How to Raise Grateful and Responsible Children
Raising grateful and responsible children is increasingly more difficult in this world of instant gratification and entitlement. One of my favorite movies, Willy Wonka and the Chocolate Factory, has always been a favorite of mine. One of the characters, Veruca Salt, is the epitome of what an ungrateful child looks like. Even as a kid, I disliked her immensely. And her character always made me wonder who would ever raise a child to act like that? And why would a parent ever end up giving their child every single thing they want?
Well, it’s easy to judge when you do not have any children of your own. But for many parents, once they fall in love with their child, they may end up finding it easier than they ever imagined to give them all the things that make them happy. Not because they want them spoiled, but because they love them. But sometimes determining the difference between showing love and giving excessively can get blurry. And while giving to our children is not necessarily bad, in excess, it can become entitlement, which is what every parent seems to fear.
So how do we stop it? How do we prevent ourselves from raising kids who feel the world owes them something? Well there are two very helpful antidotes: gratitude and responsibility. Responsibility increases gratitude. And when gratitude increases, entitlement decreases. So as parents, we want to focus on helping implement strategies at home that focus on these.
Here are a few of my favorite ways to raise grateful and responsible children:
Implement Ownership Around the House
The concept of chores has been around forever. And there are different camps on the best way a chore should be assigned—for payment or without. But whatever your family decides, teaching your child to contribute to the family household is a great way to teach responsibility. Parents often get caught up in how well a child is doing a task. But they forget that the point of the chore is more about teaching the child they are capable, too. (Not that they will fold the laundry to a parent’s standards. Because they will not, much to my dismay!) However, the more they see they are capable of, the more self-esteem they develop, which leads to taking ownership of their decisions and increased responsibility.
Teach Dinnertime Gratitude
Dinnertime is a great way to reconnect with the family and the older children get, it becomes more crucial. But it’s also a great time to reset your focus as a family too. Instead of just generically talking about your days, ask your children specific questions centered around things that have gone well for them. Instead of, “What was the best part of your day?” ask “What is one thing someone did for you today that was nice?” This small change in a question helps change their mind to be focused on gratitude. It also encourages you to have conversation around why someone did what they did. “Wow, that was very nice of your teacher to give everyone in class extra recess. Maybe she wanted to show you all that she cared for you! Maybe next time she does, go give her a hug and tell her thank you!”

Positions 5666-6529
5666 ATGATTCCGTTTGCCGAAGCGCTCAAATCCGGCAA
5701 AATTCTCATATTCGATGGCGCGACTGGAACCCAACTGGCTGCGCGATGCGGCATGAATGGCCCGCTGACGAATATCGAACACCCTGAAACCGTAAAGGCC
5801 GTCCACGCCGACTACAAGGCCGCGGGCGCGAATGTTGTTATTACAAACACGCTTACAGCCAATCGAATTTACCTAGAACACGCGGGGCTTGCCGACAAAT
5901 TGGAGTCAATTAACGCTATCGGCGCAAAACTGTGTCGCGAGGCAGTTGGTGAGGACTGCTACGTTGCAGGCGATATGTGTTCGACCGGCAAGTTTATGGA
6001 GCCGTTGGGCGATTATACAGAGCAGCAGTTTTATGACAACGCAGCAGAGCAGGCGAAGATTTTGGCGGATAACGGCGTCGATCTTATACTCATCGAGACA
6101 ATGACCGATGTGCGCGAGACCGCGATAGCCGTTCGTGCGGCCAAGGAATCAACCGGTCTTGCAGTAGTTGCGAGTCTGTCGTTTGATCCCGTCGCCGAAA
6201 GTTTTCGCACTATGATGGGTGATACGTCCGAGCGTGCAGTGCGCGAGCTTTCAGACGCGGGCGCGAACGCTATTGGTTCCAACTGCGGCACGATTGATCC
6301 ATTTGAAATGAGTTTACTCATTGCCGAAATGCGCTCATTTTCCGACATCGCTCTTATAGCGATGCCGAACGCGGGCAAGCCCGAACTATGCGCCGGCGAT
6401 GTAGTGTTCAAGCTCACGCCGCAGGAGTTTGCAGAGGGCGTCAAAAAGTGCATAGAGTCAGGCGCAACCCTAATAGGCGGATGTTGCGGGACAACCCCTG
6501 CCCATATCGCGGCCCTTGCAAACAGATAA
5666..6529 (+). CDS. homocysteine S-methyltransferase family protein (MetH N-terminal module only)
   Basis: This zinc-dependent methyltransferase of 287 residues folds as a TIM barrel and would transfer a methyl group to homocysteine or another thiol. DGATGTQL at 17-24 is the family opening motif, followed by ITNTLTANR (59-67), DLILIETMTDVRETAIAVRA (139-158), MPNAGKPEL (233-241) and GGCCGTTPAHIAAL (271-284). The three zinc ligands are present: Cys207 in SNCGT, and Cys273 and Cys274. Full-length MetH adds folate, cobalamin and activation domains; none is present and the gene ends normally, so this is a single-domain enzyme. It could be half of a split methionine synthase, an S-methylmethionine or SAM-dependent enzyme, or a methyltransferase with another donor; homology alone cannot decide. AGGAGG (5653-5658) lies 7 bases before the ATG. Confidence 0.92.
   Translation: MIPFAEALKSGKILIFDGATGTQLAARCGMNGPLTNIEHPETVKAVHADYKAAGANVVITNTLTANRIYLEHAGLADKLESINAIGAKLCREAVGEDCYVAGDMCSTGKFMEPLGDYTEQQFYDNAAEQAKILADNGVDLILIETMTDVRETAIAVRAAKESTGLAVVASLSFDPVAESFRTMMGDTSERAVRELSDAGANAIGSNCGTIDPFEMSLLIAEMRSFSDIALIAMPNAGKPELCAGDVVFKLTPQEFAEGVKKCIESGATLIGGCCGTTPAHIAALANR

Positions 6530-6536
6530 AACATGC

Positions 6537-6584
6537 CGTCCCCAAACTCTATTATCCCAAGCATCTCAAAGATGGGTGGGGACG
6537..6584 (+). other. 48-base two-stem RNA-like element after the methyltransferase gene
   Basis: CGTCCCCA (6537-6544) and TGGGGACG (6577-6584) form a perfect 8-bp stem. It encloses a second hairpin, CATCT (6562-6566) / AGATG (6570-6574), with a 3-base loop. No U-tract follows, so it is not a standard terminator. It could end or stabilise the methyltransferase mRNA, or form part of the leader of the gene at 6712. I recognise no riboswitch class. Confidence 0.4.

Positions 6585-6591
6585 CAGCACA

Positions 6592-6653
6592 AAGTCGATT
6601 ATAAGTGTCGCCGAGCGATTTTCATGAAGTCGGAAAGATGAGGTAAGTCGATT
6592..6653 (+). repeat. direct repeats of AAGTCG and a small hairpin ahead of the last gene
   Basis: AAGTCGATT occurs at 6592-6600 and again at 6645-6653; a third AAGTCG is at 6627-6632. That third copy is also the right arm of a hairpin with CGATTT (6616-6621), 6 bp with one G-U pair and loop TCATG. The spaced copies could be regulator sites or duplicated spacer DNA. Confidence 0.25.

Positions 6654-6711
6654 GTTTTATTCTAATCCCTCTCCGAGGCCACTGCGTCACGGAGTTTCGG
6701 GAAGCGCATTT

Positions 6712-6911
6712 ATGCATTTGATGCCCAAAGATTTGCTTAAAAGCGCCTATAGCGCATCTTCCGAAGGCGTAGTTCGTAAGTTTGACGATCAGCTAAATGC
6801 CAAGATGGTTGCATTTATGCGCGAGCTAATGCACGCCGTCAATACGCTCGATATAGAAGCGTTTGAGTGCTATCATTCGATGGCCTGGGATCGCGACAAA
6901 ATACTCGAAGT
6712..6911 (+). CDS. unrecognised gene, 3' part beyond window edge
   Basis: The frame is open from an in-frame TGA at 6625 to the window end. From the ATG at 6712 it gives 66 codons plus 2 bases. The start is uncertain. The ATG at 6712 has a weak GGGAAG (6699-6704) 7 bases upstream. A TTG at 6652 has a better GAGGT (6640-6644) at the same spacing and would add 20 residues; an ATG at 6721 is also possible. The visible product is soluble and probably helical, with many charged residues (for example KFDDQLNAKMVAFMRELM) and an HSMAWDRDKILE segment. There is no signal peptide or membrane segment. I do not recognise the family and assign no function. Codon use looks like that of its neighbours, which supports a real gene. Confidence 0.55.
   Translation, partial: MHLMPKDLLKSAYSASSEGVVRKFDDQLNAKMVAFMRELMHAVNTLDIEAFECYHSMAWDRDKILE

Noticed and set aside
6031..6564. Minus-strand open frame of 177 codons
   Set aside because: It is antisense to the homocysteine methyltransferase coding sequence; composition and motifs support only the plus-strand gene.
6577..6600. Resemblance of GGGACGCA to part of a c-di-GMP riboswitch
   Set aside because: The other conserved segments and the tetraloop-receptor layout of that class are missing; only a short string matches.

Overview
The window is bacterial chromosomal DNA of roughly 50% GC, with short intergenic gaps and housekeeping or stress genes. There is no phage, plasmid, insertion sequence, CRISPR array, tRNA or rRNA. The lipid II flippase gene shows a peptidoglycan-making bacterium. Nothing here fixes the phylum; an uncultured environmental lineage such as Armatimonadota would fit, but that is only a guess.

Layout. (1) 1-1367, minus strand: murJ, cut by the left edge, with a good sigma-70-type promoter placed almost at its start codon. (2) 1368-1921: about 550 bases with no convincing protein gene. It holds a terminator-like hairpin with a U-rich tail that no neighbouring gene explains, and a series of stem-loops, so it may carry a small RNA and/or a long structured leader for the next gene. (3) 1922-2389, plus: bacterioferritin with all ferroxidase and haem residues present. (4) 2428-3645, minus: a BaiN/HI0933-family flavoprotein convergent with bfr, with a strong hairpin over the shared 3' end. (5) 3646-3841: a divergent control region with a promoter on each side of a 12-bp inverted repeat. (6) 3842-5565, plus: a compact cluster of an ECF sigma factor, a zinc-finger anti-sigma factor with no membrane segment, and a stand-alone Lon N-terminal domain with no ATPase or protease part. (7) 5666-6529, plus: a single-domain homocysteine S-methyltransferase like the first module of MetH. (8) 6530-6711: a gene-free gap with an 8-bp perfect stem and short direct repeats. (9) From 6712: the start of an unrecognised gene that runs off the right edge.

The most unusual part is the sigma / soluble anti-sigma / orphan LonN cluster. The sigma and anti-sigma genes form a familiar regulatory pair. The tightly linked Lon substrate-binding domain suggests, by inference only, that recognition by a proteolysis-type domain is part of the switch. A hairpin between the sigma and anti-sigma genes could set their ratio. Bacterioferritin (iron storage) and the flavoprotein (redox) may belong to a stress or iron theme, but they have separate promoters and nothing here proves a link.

Say No So They Experience Waiting for Something
We often say yes to simple things our children ask for just because we can:
“Mom, can we drive through McDonald’s?” Sure.
“Mom, do you mind if I get that swimsuit?” Sure.
“Mom, can I go to this sports camp?” I guess so.
Our answer is often YES. But when a child never hears no, they begin to think they do always get what they want. And they never learn the skill of having to wait on something they want or not getting something that sounds fun. And if you always get what you want, it’s hard to appreciate what you’ve been given. So as parents, we want to say no sometimes, so when we do say YES, our children feel thankfulness. It seems simple, but it can be profound. You can even say, “I can say yes to that, but sometimes it’s good to wait for things we want. So I’m going to say no because I love you.”
Write Thank You Notes
This is one of my all-time favorite methods for increasing gratitude. Have your child get in the habit of writing handwritten thank you notes for presents they receive or when an adult does something nice for them. If they are too little to write, have them do their name or their handprint or a scribble. This is NOT about the person on the other end expecting a thank you. Instead, it’s about teaching your child to look for opportunities to show gratitude. The more we focus our minds on noticing how blessed we are, the more we feel it in our hearts.
Model and Teach Ownership of Mistakes
Last, it’s strange to say that recognizing fault within ourselves is a way to increase responsibility, but it is. It teaches us (and our children) to be responsible for their actions or have accountability. And entitled children tend to struggle with noticing when they are in the wrong. Instead of, I made a mistake, it’s “You made me…” So an easy way to help is to take responsibility when we mess up in front of them. If your children haven’t seen you apologize, how will they think it’s a safe thing to do? When we model saying I am sorry, they see the value in saying they’ve made a mistake too! Then step in when they need to apologize and talk about how even adults have to admit mistakes too.
I hope some of these tips can help you discover the best way to raise grateful and responsible children. Let us know if one of these particularly hit home with you!